By Cord Prettyman, MPT

It was September 1964, and I was a terrified freshman at the University of Delaware attending my first Biology 101 class.  On the black board was a list of the seven characteristics that determined whether something was alive and therefore included in the study of Biology.  The very first characteristic listed was “Mobility – Does it move because if it doesn’t, it probably isn’t alive.”

And that folks is the essence of flexibility – mobility.  The purpose of a stretching program is to increase mobility, reduce pain, decrease the incidents of soft tissue (muscles, tendons and ligaments) injury and muscle soreness and to assist in graceful aging.  Increased flexibility can also result in improved posture and better balance.

The American College of Sports Medicine defines flexibility as “the ability to move the body parts through a wide range of motion without undue strain to the articulations and muscle attachments.”  In English that means you can reach the can of tomato soup on the top shelf, tie your shoes without hurting your back, and reach into the back seat of your car at a stop light to attend to your child or grandchild in a car seat.  Flexibility speaks to “functional fitness.” And it’s easy to do, requires no equipment, and feels good.

Target the following muscle groups for a comprehensive stretching program: low back, hamstrings (the upper portion of the back of the leg), gluteals (your derriere), quadriceps (thighs), iliopsosas group (groin), calves (back of lower leg), chest, deltoids (shoulders), forearms and neck.  Your flexibility routine should also include press-ups for spinal extension, which reverses the posture we spend most of our day in.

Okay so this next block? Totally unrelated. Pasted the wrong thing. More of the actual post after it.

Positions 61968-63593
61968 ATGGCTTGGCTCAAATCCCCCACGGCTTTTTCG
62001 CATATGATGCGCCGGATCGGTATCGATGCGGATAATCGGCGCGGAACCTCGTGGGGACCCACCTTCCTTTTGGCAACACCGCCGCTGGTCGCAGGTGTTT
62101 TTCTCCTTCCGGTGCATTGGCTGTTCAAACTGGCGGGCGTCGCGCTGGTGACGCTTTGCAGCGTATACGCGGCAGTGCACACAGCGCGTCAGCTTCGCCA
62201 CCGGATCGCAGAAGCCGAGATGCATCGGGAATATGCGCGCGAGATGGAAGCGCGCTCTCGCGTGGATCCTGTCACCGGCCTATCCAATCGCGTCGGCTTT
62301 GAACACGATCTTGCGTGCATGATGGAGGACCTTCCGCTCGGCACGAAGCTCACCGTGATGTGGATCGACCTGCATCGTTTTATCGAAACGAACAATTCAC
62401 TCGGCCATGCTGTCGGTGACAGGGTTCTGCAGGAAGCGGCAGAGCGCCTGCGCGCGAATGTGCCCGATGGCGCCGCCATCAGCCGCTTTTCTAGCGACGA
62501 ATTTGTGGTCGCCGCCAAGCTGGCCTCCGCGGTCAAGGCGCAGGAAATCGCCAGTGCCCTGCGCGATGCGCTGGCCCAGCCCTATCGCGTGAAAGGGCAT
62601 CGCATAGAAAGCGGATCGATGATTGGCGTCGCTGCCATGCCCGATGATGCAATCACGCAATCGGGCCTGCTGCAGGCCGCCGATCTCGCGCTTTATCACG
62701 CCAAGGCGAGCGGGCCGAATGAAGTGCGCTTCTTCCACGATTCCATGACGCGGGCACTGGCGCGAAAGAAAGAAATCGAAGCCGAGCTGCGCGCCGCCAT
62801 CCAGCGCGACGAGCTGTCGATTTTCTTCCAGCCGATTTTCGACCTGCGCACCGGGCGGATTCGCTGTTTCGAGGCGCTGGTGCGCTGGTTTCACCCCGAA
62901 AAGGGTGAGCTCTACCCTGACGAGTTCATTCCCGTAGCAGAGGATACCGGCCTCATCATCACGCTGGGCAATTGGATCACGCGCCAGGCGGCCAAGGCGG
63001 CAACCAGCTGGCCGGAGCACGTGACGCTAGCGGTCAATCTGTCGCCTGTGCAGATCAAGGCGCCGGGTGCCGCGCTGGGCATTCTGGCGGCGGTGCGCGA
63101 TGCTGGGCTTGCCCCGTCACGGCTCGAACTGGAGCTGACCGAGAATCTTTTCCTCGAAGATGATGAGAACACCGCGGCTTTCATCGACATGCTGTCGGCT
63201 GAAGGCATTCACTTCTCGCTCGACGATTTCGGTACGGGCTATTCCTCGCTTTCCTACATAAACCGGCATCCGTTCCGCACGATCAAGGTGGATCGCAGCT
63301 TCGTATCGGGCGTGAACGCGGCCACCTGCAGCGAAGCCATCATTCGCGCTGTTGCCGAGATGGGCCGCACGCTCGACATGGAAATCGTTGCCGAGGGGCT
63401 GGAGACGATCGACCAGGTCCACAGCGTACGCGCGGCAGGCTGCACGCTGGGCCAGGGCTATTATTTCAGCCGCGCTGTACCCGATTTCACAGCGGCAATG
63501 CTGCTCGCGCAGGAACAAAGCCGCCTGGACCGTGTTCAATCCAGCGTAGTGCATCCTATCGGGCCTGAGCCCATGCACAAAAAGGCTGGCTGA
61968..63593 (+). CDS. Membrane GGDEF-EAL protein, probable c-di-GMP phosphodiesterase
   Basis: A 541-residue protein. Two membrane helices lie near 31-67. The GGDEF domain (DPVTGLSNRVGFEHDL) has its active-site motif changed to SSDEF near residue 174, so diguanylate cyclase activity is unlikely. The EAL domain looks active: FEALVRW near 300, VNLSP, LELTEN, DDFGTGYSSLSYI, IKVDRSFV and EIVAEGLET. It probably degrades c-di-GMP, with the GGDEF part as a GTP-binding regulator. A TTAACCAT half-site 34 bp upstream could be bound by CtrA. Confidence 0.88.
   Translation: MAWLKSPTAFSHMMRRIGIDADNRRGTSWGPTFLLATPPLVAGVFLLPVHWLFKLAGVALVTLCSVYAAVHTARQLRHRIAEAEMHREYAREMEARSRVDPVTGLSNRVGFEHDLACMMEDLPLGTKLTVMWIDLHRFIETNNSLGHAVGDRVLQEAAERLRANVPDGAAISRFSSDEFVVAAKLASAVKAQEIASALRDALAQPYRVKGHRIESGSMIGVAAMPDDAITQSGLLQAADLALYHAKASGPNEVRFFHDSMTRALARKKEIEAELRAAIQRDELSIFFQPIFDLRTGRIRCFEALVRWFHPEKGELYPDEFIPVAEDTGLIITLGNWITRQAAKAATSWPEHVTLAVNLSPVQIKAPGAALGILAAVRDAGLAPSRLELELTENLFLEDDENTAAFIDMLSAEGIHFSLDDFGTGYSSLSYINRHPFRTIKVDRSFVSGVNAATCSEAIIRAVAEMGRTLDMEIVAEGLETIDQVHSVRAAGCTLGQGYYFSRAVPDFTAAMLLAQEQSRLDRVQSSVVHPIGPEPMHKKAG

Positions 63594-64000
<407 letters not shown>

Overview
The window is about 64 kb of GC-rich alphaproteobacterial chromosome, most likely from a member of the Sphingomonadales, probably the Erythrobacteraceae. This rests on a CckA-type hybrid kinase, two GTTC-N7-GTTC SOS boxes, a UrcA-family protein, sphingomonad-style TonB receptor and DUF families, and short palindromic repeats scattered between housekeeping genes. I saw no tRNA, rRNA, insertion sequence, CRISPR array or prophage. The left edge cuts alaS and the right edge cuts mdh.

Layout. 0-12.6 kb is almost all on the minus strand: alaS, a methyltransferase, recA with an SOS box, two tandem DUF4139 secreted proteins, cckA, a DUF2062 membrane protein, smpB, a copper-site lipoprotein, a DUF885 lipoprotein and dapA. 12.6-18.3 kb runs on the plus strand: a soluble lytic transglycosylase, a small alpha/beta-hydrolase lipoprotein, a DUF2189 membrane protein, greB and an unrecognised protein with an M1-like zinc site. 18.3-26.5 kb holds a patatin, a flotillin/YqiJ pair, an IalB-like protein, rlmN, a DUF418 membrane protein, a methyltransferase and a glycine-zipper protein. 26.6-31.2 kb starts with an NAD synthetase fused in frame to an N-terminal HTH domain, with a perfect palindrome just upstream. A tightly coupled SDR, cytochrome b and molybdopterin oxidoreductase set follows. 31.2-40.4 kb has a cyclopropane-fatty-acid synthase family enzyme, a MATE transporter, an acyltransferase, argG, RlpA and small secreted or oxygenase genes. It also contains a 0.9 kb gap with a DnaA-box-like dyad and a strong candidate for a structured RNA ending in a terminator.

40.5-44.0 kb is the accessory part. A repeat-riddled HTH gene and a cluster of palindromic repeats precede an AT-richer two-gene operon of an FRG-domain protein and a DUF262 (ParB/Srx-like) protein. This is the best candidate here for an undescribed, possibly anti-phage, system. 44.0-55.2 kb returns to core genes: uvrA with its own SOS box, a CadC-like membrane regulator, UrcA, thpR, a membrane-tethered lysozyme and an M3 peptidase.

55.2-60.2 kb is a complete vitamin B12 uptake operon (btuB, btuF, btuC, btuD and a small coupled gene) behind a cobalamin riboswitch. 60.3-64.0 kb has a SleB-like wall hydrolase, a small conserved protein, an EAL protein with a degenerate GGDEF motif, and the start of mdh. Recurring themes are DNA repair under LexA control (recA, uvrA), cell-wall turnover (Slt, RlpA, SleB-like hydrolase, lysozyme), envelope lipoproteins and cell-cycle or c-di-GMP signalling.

Here are the basic principles of a “self-stretching” program:

  • Warm-up prior to stretching for 5 to 10 minutes either by performing an aerobic activity or by doing abdominal curls. The rule of thumb is to break a sweat. To avoid the risk of injury, do not stretch cold muscles.
  • All stretches are static, which means no bouncing or rapid movements. When you bounce during a stretch, it confuses the muscle, and when a muscle gets confused it tends to contract, instead of relax.
  • Stretch to the point of resistance, but not the point of pain (you should never experience pain during stretching) and hold the stretch for 5-seconds. This is known as the “Easy Stage” of the stretch.
  • Keep steady gentle pressure on the muscle being stretched, while doing deep, relaxed breathing. As the muscle relaxes, go deeper into the stretch for an additional 25-seconds. It is OK to experience moderate discomfort during this stage, but not sharp pain or severe discomfort. This is called the “Developmental Stage” of the stretch. The combination of the Easy Stage and the Developmental Stage should last for 30-seconds.
  • Release the stretch slowly and relax for 5 seconds, then slowly re-stretch the muscle. Stretch each assigned muscle group two to three times contiguously.
  • Stretch daily for the first month, then 3x to 5x a week thereafter. Know that too aggressive of a stretching program can result in a soft tissue injury and/or joint instability.

Want help? The MAC offers myriad flexibility classes from a class called Stretch, to Mat Pilates to a multitude of Yoga classes. Check the online calendar for the schedule of classes or, if you want to stretch at home, go to the MAC app and click on “Virtual MAC,” then click on “On Demand Classes” to see the classes that are recorded and available for you to see. You can also participate in live streaming classes by tapping on MAC Virtual Calendar and select one of the flexibility classes that are offered.

And if you want to become more educated on flexibility, get Bob Anderson’s (the American guru on flexibility) book, “Stretching.” This book has sold more than 1 million copies and has both diagrams of stretches and detailed description.  If you are interested in a flexibility program designed specifically for you, reach out to one of the MAC’s certified personal trainers.

Does stretching make a difference?  Check this out – several years ago, a 75-year-old woman approached Anderson at a clinic he was giving in Columbus, Ohio.  Without saying a word, she reached down from her waist and placed the palms of her hands on the floor. “Do you know why I can do that?” she asked a puzzled Anderson.  “Because I do it every day.”


Cord Prettyman is an IDEA Master Personal Trainer with 32-years of personal training experience, who works at the Montana Athletic Club in Bigfork, Montana. He can be reached at the club at 406-837-2582 or directly at 719-761-8592. Email: Website: